New York

“Coming Home!: Self-Taught Artists, the Bible, and the American South”

Museum of Biblical Art

“Coming Home!: Self-Taught Artists, the Bible, and the American South” was a Trojan horse of sorts. Organized by the Art Museum of the University of Memphis, it quietly infiltrated New York via the newly established Museum of Biblical Art. There it challenged the folk/outsider art establishment by unapologetically celebrating Southern culture and evangelical Christianity as the context best suited to facilitate an understanding of the region’s self-taught artists. “Coming Home!” was part of a growing critical/curatorial move toward the reclamation of such artists from both the carnivalesque sales hype of outsider art—which banks on stereotypes of eccentricity and social isolation—and the sanitized neomodernist formalism that defines blue-chip American folk art as sanctioned by mainstream museums and auction houses.

By organizing ninety-five paintings and sculptures by seventy-three artists—from the familiar (Howard Finster, William Edmondson) to the relatively unknown (C. M. and Grace Kelly Laster, Anderson Johnson)—into separate Biblically inspired sections, the show’s curator, Carol Crown, associate professor of art history at the University of Memphis, argued effectively for the recognition of this art as inseparable from the cultural and religious matrix of the American South. Such a distinction is significant at a time when many institutional attempts to bring this art into the mainstream downplay this context for the benefit of secular audiences. The most successful aspect of the show was its evocation of the power this kind of work exudes in the context of the artists’ own homes and yards, a quality that is often lost in sleeker, formalist presentations.

The organic sprawl and panstylistic sensibility of the exhibition’s first section, “Southern Religious Life,” set the tone for the entire installation. Here, the commanding Preacher, ca. 1938, by William Edmondson—an artist whose work’s value is too often reduced to its unselfconscious affirmation of classical modernist form—came to life when juxtaposed with the angelic figures of The Last Trumpet, 2001, by Alabama yard-show griot Joe Minter. Two abstract paintings by John “J. B.” Murray were presented as visual representations of speaking in tongues, breaking with the more common, formal appreciation of his work that focuses on its quasi-expressionist style. The intensity of work by visionaries like Edmondson and Murray, as well as Elijah Pierce and Sister Gertrude Morgan, was complemented by examples of more utilitarian but no less formally inventive inclusions such as Anderson Johnson’s Portable Pulpit, 1989. In this initial section, the Bible as revered object and shared, sacred text emerged as a distinct unifying force.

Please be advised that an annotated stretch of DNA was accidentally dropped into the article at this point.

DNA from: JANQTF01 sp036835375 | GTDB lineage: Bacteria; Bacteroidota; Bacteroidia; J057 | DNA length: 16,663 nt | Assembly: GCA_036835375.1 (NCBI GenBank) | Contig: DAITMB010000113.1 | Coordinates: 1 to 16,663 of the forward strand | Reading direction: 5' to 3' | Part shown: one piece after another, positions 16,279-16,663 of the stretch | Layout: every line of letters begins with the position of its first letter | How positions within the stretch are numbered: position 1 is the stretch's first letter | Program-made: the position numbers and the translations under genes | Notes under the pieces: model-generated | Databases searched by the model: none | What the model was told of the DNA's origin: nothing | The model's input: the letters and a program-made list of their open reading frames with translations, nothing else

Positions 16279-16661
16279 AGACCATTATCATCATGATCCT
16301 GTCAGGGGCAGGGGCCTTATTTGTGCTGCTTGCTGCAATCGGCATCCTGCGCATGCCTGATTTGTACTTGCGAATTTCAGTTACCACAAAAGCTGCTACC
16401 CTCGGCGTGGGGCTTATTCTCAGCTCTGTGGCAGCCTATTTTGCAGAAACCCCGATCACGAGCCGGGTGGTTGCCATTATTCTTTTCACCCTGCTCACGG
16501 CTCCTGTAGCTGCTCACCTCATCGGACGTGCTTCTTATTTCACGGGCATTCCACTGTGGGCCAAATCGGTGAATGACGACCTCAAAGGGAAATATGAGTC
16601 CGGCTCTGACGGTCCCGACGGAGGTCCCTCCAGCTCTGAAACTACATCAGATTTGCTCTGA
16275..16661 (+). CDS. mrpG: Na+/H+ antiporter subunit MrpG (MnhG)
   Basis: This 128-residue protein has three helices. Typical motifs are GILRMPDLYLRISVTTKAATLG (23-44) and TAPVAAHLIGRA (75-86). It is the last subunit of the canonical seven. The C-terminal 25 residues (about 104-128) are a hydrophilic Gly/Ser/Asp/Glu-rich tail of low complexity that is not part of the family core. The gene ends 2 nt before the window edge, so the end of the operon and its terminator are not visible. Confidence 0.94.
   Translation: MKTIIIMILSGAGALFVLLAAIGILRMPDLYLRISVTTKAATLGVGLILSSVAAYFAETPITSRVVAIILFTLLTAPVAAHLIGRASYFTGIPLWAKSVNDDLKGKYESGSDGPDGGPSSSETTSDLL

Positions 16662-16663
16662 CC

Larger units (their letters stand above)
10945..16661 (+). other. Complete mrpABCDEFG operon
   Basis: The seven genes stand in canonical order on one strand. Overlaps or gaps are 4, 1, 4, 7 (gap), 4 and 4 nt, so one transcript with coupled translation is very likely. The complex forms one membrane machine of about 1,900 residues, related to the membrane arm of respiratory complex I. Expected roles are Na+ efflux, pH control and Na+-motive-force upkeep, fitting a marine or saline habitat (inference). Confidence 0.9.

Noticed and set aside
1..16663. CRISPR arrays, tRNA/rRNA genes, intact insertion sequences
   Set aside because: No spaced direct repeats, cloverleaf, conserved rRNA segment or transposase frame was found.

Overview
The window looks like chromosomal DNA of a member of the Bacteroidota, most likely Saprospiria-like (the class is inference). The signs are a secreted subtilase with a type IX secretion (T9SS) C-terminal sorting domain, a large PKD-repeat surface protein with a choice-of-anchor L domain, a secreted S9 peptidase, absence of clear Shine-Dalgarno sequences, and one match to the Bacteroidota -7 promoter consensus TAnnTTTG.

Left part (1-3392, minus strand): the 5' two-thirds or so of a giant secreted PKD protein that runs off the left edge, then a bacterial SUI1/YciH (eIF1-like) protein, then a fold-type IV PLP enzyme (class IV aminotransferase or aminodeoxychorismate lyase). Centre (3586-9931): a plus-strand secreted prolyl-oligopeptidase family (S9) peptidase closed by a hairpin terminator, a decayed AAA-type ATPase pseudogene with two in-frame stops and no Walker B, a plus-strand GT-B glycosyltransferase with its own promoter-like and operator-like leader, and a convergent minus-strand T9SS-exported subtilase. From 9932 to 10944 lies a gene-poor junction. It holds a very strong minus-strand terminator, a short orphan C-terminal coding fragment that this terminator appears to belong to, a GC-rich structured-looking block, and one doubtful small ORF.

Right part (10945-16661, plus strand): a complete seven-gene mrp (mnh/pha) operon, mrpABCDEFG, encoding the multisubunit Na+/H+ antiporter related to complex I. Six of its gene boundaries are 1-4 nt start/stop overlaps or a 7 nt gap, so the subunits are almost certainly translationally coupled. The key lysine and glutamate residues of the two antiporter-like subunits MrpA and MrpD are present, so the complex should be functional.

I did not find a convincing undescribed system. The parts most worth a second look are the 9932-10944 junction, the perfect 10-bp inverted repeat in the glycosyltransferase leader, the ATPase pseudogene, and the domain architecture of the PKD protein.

The other three sections of “Coming Home!” drew very specifically on Biblical narrative. “Garden of Eden” presented a variety of interpretations of the story of Adam and Eve—including wood carver Edgar Tolson’s Temptation, ca. 1970. More curatorially edgy were the last two sections, “The New Adam,” and “The New Heaven and Earth,” both of which explored artists’ interpretations of the New Testament, from the life of Jesus to the Book of Revelation. A wall in the former section bearing three-dimensional interpretations of the Crucifixion by Lonnie Holley, Jesse Aaron, Raymond Coins, and the late Hawkins Bolden was easily the exhibition’s most powerful moment.

The presentation of the vivid charts used by the nineteenth-century millennial group the Millerites to illustrate the Second Coming of Christ grounded the remainder of the show by revealing key common sources for twentieth-century Southern visionary artwork depicting apocalyptic themes. Here, the vibrant paintings of the late Howard Finster—potent combinations of shared sources and personal vision—emerged as the most consistently compelling expressions of the Southern evangelical worldview. It was precisely this alchemical admixture of collective visual and philosophical culture and intense personal expression that “Coming Home!” revealed as the key element uniting Southern self-taught artists. While the show never asked viewers to embrace evangelical belief, it did, however, ask us to accept its inspirational potential.

Jenifer P. Borum